Belated Brain Dump

Really interesting event last night. I am not normally interested in politics (I have tended to agree with the badge that said don't vote it only encourages them) but this wasn't about politics as we know it.

Demos, the organisers, have published a paper by David Rushkof called Open Source Democracy which is downloadable as a pdf under a Creative Commons licence. The following is taken from the foreword:

The internet has become an integral part of our lives because it is interactive. That means people are senders of information, rather than simply passive receivers of ‘old’ media. Most importantly of all, we can talk to each other without gatekeepers or editors. This offers exciting possibilities for new social networks, which are enabled - but not determined - by digital technology.

In the software industry, the open source movement emphasises collective cooperation over private ownership. This radical idea may provide the biggest challenge to the dominance of Microsoft. Open source enthusiasts have found a more efficient way of working by pooling their knowledge to encourage innovation.

All this is happening at a time when participation in mainstream electoral politics is declining in many Western countries, including the US and Britain. Our democracies are increasingly resembling old media, with fewer real opportunities for interaction.

What, asks Douglas Rushkoff in this original essay for Demos, would happen if the 'source code' of our democratic systems was opened up to the people they are meant to serve? ‘An open source model for participatory, bottom-up and emergent policy will force us to confront the issues of our time,’ he answers.

Below are my unedited notes - you'll need to work out for yourselves which are my words, which are theirs and what it all means but hey - that was the point of the talk!


  • ❑ The internet has shaken off the successive infections of the military, government and commerce

  • ❑ Innovation happened in a gift economy - it has been frozen since commerce became involved

  • ❑ It's not about politics or democracy - these principles apply to many aspects of our lives - decisions are there to be made - they always have been
  • ❑ Aristotelian narratives behind communism, capitalism with beginnings middles and ends - postponement for a bright future have been how we see things.

  • ❑ The Renaissance is to see things as happening now and created now

  • ❑ Pat - Revalidation of the subjective - reaction to homogenization - plural consciousnesses

  • ❑ Jacques - the crisis is deeper than what the internet can address - social deconstruction, growth of individualism etc. The internet is a surrogate for the underlying problem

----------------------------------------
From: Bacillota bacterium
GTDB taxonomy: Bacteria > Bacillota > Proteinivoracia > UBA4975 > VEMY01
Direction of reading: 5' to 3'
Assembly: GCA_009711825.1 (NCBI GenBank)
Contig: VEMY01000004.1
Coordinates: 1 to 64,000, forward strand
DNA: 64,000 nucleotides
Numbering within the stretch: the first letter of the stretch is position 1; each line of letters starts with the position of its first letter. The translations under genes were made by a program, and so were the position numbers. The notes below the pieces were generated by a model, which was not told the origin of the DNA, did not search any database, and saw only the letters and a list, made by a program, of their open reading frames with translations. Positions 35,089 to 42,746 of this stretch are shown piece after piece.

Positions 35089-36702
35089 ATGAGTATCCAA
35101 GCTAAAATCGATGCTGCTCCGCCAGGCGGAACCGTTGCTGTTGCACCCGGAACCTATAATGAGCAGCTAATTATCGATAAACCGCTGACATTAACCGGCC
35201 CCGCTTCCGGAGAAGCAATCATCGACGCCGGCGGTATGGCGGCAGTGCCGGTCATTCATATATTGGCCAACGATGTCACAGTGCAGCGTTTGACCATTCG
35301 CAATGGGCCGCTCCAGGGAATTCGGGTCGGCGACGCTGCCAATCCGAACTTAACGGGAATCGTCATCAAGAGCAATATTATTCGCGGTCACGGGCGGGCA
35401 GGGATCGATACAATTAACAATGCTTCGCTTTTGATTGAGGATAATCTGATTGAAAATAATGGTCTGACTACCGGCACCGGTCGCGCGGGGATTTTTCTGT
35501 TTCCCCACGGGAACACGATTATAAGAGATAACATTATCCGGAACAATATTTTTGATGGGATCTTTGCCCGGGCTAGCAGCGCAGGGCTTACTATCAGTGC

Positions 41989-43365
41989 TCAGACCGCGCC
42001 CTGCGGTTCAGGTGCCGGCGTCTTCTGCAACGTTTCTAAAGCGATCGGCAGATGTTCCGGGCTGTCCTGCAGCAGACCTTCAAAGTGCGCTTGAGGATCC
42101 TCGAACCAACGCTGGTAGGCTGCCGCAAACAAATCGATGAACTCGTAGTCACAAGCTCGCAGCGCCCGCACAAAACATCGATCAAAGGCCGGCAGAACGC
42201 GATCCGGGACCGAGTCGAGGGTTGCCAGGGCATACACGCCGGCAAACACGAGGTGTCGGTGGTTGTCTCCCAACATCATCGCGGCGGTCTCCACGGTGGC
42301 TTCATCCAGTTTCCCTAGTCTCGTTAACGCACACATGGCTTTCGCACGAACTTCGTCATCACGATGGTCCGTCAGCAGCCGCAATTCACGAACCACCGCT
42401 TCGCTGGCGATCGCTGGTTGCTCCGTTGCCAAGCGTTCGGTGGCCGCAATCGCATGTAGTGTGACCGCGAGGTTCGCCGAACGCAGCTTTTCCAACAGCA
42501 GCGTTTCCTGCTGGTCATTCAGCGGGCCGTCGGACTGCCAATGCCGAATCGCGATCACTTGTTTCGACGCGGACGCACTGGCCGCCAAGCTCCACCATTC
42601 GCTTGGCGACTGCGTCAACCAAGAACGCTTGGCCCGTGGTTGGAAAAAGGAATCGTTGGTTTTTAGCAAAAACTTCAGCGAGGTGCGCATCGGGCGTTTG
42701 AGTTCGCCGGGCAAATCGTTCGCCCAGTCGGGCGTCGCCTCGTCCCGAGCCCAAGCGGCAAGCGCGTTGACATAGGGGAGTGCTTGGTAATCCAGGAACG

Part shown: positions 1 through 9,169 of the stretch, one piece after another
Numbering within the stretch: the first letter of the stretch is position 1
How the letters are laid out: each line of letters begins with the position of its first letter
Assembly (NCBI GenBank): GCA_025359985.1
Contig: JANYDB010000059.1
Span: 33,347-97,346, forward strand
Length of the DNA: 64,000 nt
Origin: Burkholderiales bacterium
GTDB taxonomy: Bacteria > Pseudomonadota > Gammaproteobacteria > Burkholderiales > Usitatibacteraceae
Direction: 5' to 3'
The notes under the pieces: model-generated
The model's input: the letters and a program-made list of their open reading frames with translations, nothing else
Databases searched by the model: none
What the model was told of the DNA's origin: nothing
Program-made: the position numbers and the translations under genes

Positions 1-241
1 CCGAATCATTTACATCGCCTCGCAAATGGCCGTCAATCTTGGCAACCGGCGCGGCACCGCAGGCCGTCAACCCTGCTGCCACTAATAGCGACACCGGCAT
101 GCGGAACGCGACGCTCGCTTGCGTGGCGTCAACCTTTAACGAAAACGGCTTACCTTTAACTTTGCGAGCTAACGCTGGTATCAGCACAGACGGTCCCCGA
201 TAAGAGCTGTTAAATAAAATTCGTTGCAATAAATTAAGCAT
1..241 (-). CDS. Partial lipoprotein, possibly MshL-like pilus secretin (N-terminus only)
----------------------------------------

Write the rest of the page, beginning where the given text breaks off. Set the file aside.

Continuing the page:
• ❑ Rushkof - the crisis of individualism is not driven by people themselves but by the commercial, material drives of marketing etc.
  • ❑ If you are happy you don't need to buy those jeans to make you happy.

  • ❑ People aren't afraid of technology they are scared of their own power. They are scared to be in the driving seat of our culture.
  • ❑ The internet allows us to talk to people again - to believe that our thoughts and opinions might matter

  • ❑ There is no such things as society

  • ❑ Expressive democracy more of us have the sense of being an agent than ever before

  • ❑ Don't hark back to forms that no longer have relevance
  • ❑ Rosh - people are afraid of this - look at Christian fundamentalist cities in the US

  • ❑ Movements are obsolete - people involved on co-authorship will not fall for charismatic leaders or movements

  • ❑ Relisions are useful until you believe in them. They can then no longer be changed and worked with - paths don't lead to truths because truth doesn't stand still. Movements are ways of navigating for a moment

  • ❑ Anarchic concerns
  • ❑ If you put a name to what is happening does it add strength or kill it

  • ❑ Question about why anti- movement. Marketing and non- participatory.

  • ❑ Roshkov The anti war movement didn't work because it was a movement

  • ❑ Jacques said the Vietnam one did work
  • ❑ Roshkof answered that becoming a movement gives a stable target. Mobility allows you to subvert - how do we manifest connections without movements?

  • ❑ Giget - slovenian philosopher behind ideas of movement

  • ❑ Tony Negri - multitude rather than masses - understanding how the multitude works

  • ❑ Structure and institution building rather than movement building

  • ❑ Being courageous in the moment does bring about change
  • ❑ Convincing people that the world we are living has been designed in some way and that we can design the future